Tuesday, May 30, 2006

One more week

Except for a few cool days, we’ve had an amazing spring. The weather has been warm and everything is lush and blooming. The roses in my front gardens are growing without any help from me.

We went on a great family hike on Memorial Day. I don’t think I’ve seen so much foliage and greenery in this high desert since we moved here. The kids had a blast just running down the trails. The highlight for them, though, was throwing rocks into a reservoir. It reminded me of how simple it can be to entertain them.

As I look to the beginning of my summer next week, I hope I keep this in mind. The transition to full-time mom can be hard, but I know that it’s nothing I can’t handle. Hell, “school days” are over – I can have happy hour every day.

Tuesday, May 23, 2006


Harrison is six today. It has been a year of growth. He is finishing Kindergarten and is a beginning reader. He can play board games without throwing the pieces everywhere. He has learned to play catch and has really shown an interest in baseball. He is making friends and starting to ask for play dates. He occasionally uses his manners without being prompted. He can create ships and robots out of a pile of loose Legos. He can follow a treasure map. His drawing skills have expanded dramatically, as well as his writing abilities. He is about to lose his second tooth. He likes to be called "Harry" because it's easier to write.

My little preschooler is definitely becoming an elementary student. It's hard to believe.

He decorated this cake all by himself.

He loves the movie "Sandlot" which is about a bunch of boys playing baseball. We got him a brand new baseball in the wrapper in honor of the movie. Ella got him an airplane that is harder to fly than we thought. Dad had to give Harrison some advice.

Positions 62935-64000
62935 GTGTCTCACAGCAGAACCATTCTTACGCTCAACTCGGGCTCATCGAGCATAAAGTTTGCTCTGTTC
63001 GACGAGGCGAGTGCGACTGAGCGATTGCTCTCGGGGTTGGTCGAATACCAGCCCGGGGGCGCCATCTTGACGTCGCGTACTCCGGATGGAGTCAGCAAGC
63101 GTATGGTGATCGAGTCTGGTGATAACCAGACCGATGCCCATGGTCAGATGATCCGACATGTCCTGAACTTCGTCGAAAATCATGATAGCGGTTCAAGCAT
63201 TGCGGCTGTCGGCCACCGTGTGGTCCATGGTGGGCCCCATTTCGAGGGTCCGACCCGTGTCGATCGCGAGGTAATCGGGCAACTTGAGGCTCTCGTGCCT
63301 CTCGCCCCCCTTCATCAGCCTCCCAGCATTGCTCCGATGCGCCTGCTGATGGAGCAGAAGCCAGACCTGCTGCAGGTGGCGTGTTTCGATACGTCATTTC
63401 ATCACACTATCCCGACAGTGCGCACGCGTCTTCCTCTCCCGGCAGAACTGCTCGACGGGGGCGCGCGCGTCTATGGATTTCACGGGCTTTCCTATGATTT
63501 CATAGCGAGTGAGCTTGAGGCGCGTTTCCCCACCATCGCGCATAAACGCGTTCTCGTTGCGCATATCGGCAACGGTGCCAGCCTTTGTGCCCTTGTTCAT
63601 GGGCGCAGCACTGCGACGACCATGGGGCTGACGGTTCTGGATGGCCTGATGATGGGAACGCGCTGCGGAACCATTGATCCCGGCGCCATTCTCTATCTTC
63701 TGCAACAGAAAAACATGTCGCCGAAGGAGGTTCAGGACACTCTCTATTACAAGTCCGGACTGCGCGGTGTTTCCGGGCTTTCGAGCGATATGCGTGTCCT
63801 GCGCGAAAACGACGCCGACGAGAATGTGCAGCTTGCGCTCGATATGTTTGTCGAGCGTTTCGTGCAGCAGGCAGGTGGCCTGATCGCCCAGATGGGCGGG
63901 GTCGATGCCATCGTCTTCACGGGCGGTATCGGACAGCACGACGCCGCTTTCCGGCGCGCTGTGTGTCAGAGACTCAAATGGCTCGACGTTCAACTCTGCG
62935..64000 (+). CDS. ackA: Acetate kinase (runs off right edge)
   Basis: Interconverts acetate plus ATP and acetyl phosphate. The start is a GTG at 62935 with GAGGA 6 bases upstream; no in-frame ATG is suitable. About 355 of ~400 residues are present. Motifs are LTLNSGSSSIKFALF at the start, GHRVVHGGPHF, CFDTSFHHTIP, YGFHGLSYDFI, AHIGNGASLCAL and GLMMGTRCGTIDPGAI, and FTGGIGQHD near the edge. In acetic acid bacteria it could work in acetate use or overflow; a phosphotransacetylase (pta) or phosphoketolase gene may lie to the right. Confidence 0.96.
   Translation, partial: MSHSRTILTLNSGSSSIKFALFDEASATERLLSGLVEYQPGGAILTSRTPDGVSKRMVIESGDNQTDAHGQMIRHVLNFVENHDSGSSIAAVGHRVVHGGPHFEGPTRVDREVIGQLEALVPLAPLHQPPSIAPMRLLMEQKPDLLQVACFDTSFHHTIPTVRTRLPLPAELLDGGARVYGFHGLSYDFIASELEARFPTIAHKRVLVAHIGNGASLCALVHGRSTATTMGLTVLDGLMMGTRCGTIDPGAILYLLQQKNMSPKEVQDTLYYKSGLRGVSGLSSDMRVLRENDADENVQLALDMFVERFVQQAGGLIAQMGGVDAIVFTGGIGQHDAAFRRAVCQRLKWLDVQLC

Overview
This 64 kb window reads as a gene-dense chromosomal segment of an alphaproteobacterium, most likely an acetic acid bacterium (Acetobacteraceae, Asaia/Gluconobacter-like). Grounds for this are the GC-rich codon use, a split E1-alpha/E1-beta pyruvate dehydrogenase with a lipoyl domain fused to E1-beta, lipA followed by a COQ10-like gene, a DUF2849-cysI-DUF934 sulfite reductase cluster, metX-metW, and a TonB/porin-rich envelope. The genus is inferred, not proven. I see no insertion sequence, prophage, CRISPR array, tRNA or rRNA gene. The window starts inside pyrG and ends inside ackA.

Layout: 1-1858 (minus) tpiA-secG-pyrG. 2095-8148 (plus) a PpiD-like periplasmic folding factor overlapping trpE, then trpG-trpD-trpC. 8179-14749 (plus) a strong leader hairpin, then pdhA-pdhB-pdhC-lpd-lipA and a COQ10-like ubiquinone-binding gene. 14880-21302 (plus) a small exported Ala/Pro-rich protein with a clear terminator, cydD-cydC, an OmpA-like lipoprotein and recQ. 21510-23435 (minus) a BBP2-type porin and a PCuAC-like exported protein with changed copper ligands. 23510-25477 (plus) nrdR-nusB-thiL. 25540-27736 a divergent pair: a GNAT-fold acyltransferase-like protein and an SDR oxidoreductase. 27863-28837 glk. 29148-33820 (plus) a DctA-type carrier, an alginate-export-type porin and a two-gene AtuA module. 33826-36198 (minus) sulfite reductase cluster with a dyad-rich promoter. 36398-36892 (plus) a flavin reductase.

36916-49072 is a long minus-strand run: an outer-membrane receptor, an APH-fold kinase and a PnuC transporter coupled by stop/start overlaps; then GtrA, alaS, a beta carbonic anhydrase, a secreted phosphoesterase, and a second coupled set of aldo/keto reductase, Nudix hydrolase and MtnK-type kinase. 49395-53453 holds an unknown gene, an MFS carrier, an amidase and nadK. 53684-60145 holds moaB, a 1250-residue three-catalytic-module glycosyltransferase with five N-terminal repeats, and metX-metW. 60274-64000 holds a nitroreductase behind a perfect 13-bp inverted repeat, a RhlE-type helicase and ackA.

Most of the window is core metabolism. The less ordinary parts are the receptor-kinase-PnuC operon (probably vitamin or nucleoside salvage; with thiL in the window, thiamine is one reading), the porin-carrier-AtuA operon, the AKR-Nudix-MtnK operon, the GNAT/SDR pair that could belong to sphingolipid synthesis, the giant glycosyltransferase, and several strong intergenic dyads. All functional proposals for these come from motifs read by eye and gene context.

Chris had a hard time following his own advice. It ended up in the neighbor's tree.

Friday, May 19, 2006

I ran to remember

Running three miles isn’t terribly hard for me. I’ve been running for about 16 years and with my extra half-marathon training lately, three miles has become an “easy” day for me. So why was I wide awake at 4 AM last Saturday wondering if I would be able to run an entire 5K? Probably because it has become a habit – this waking up in the middle of the night thing - but I was worried because I have performance anxiety when it comes to running. If it is organized in any way (group run, race, etc) I get really nervous.

I got up about 5:00 and waited for the sun to rise enough so that I could go outside. I ran three miles, so that I would get more mileage in, and came home to get the kids up and ready. They were so confused. We don’t have school? Then how come we have to get up? They headed to the neighbors so that we could get down to the Race for the Cure site in time. Last year I was late starting the race, waiting in line at the Porta Potty!!, and I vowed not to be late this year.

The weather was perfect. The cool air was not too cold for shorts, but just enough for a light weight long sleeved top. Chris and I parked at his office and walked the four blocks to the start. Each corner brought more and more people. Some people wore their race T-shirts. Some had their numbers already pinned on. Many had some form of light pink on. The anxiety rose into my throat as I chit chatted with one of Chris’ co-workers whom we ran into in his parking lot. As the crowds thickened, I became more and more withdrawn. Chris and I stood by the sign appropriate for our anticipated finish time. We didn’t have a lot to say. The scene that formed around us was enough to keep us entertained. Every once in awhile Chris would point out a sign on someone’s back, “Hey, look at that – she has survived twice!” “Yeah,” I would glumly respond, “that’s amazing.” We waited about twenty minutes and as each minute passed, I became more and more upset. I had a hard time pin-pointing what it was that was upsetting me. It wasn’t even a conscious feeling. It was actually pretty subtle. I accepted that I was probably feeling sad, but down deep I knew it was more than that.